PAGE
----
Posts Tagged ‘Georgetown’

Olivier Blanchard is a cool guy

Friday, April 2nd, 2010

Olivier Blanchard, currently chief economist at the IMF, gave a talk at Georgetown on Wednesday 3/24. So, of course, I went to see him, since occasionally listening to awesome people talk is one of the fringe benefits of being a Georgetown student. His talk was titled “Rethinking Macroeconomic Policy”, which as interesting to me because I rarely even think about macroeconomic policy, let alone rethink it. I’m going to summarize what I found most interesting and prescient in what he said.

Blanchard noted that monetary policy in the past has focused on one target and one instrument. He said that, in the future, monetary policy should instead have many targets and many instruments. His reasoning was that, while in this past crisis there was a housing boom, there wasn’t an overall boom, so raising the federal funds rate may have slowed the housing sector, but it would have hurt other sectors. He also said that the future of central banks should be that they are 1) transparent about objectives, and 2) flexible as to their instruments.

Another thing I really like was an example of what Blanchard called a “schizophrenia” in economic thinking. When economists discuss fiscal policy, there is usually mention of automatic stabilizers, and how they are better than active policies because of the time lag of the political process. But, Blanchard noted, there is no talk about how to design better automatic stabilizers. It’s like the progressive tax system and social services, exactly the way they exist now, just so happen to be optimal as automatic stabilizers. I think this is a really good point — from first-hand experience, I can vouch that Greg Mankiw’s favorite textbook glosses over automatic stabilizers in this exact way.

Blanchard’s thoughts seem to be consistent with my view that economics should become more of an engineering discipline than it currently is.

General Petraeus, all-around nice guy

Thursday, February 4th, 2010

General Petraeus gave a talk at Georgetown in late January. I decided to go, since it’s the first time I had a chance to hear a four-star general give a talk. He seemed really cool. I mean, never mind the fact that the guy has an absurd number of awards, honors, and distinctions — being a general with a PhD must be awesome.  Oh, he’s also the Commander of CENTCOM, meaning he’s in charge of thousands of men in twenty countries. But I digress.

But in spite of (or because of) his awesomeness, it seems like a large group of people make a sport out of being a dick to General Petraeus. I cannot understand why. At his presentation, there were at least a dozen student sleeper agents in the audience who would interrupt his talk by reading the names of people killed in military actions in Iraq and Afghanistan. I’m all for non-violent protests, but this was egregious and poorly targeted. Essentially a group of rabble rousers perverted free speech to their twisted ends, not to mention infringed on a lot of peoples’ good time.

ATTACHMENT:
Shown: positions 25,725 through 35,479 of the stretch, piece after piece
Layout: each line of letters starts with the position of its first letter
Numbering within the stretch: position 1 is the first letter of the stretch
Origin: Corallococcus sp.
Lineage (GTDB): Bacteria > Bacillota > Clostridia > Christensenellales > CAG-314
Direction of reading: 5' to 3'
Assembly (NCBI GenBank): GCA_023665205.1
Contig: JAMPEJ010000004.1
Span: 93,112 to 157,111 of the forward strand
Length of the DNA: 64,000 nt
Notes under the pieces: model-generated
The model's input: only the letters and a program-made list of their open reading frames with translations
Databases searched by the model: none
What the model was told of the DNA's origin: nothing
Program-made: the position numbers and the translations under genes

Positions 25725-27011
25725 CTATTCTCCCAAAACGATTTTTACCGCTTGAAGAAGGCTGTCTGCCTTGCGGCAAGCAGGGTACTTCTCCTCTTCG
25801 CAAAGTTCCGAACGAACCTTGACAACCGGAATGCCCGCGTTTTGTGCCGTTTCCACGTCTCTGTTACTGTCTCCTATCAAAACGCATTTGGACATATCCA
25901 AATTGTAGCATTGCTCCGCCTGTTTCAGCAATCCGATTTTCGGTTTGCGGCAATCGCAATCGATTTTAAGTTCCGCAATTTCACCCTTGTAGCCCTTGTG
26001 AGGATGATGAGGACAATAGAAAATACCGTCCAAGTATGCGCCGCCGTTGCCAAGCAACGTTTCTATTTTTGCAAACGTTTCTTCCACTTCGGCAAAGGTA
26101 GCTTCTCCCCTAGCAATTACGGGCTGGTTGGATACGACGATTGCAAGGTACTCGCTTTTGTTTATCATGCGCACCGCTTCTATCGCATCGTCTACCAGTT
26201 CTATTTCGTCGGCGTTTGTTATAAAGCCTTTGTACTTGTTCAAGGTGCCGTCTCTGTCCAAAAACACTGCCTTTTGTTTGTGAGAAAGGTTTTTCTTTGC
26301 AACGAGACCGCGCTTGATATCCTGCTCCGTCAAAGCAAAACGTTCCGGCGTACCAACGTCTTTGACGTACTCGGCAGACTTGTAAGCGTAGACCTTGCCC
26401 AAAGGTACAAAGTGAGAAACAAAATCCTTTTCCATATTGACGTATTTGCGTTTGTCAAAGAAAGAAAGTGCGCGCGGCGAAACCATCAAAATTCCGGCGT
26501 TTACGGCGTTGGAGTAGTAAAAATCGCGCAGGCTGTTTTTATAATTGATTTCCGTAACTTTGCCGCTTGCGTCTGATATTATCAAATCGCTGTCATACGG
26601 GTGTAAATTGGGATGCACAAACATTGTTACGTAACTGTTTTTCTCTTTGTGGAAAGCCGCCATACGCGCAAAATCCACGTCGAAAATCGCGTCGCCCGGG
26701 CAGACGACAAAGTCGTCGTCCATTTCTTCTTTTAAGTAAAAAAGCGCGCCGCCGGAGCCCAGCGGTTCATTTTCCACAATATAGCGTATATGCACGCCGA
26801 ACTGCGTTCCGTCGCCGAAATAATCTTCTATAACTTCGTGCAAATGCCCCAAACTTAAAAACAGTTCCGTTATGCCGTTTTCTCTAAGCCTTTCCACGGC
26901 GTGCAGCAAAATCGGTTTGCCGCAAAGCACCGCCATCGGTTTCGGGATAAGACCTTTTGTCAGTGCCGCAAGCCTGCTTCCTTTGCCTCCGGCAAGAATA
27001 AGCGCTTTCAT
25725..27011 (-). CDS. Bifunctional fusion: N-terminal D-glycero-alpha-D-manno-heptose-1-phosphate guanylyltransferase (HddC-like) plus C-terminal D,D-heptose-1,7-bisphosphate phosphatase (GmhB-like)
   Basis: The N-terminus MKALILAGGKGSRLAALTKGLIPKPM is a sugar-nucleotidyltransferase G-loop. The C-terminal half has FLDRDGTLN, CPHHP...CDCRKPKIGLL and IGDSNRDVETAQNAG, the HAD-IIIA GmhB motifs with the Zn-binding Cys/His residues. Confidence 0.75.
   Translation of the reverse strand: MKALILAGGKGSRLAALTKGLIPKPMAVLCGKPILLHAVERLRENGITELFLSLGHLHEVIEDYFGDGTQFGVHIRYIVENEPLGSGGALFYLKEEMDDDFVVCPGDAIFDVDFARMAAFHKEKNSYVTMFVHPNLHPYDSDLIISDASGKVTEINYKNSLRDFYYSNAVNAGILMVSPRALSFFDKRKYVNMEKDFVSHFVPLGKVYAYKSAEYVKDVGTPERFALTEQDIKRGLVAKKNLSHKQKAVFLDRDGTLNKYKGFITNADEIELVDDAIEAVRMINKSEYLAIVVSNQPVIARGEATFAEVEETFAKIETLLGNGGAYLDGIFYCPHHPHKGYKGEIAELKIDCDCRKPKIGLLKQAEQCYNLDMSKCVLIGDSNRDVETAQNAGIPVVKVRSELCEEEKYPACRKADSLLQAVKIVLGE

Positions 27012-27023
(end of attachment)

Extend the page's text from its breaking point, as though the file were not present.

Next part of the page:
I don’t know why General Petraeus is constantly a target for blind hatred. From his Wikipedia article, it seems to me like he made a bad situation way better in Iraq, and helped save a bunch of lives. Also it’s not like this guy embodies the military industrial complex. If you don’t like that we’re in Iraq, go heckle George Bush or Donald Rumsfeld or Dick Cheney. Generals don’t make those sorts of decisions — not least of all generals who weren’t in charge of things at the time. David Petraeus is a gentleman and a scholar, and attacking him only makes you look like an r-tard.

When you decide it’s imperative to be a dick to someone, at least make sure you’re targeting the right person.

High point

Saturday, January 23rd, 2010

Yesterday was unequivocally the high point in my graduate school career to date. The big event was our first Micro 2 class, in game theory. Micro was the only class we hadn’t had yet, and my expectations were high: Econometrics is typically dry and exceedingly difficult, and our Macro class is shaping up to be intense, courtesy of our new professor. I was hoping that Micro could be the class to keep me sane this semester.

Luca Anderlini is our professor for Micro. He’s the new Director of Graduate Studies too, so my performance in Micro serves the dual role of not failing out of the program and not embarrassing myself in front of the guy running things. I had seen him present a paper last semester, and this gave me high hopes. He had a sense of humor, an entertaining manner of lecturing, and a way of making the topics at hand seem relevant.

Let me cut to the chase: my hopes were realized. The lecture was interesting, but most important, something crucial happened, something I have been waiting my entire time at Georgetown to hear someone admit. Before Professor Anderlini got into the meat of the lecture, he made a caveat. He expressed to us, in no uncertain terms, that math is not the point of what we’re doing. While, he explained, he enjoys math a great deal, and even considered a career in math, he stressed that math is a just a tool to clarify our thinking. Anyone can reason, he argued, and make a convincing case. The key is that math is a rigorous formal language to express our ideas,  so that we can make sure we are not just deluding ourselves with words. Again, math is not the end, it is only the means.

That was the breath of fresh air I needed.

A different kind of difficult

Thursday, November 12th, 2009

In a previous post I challenged Georgetown’s economics department to “bring it” and kick my ass as best it could. I’m happy to report that they succeeded in winning the first round. Their tactics were a bit sneaky and underhanded, but nothing I couldn’t have anticipated. The fact is that I haven’t been putting in enough time and effort to be learning the most and getting the best grades I can. But that will change: I’m gearing up for round two.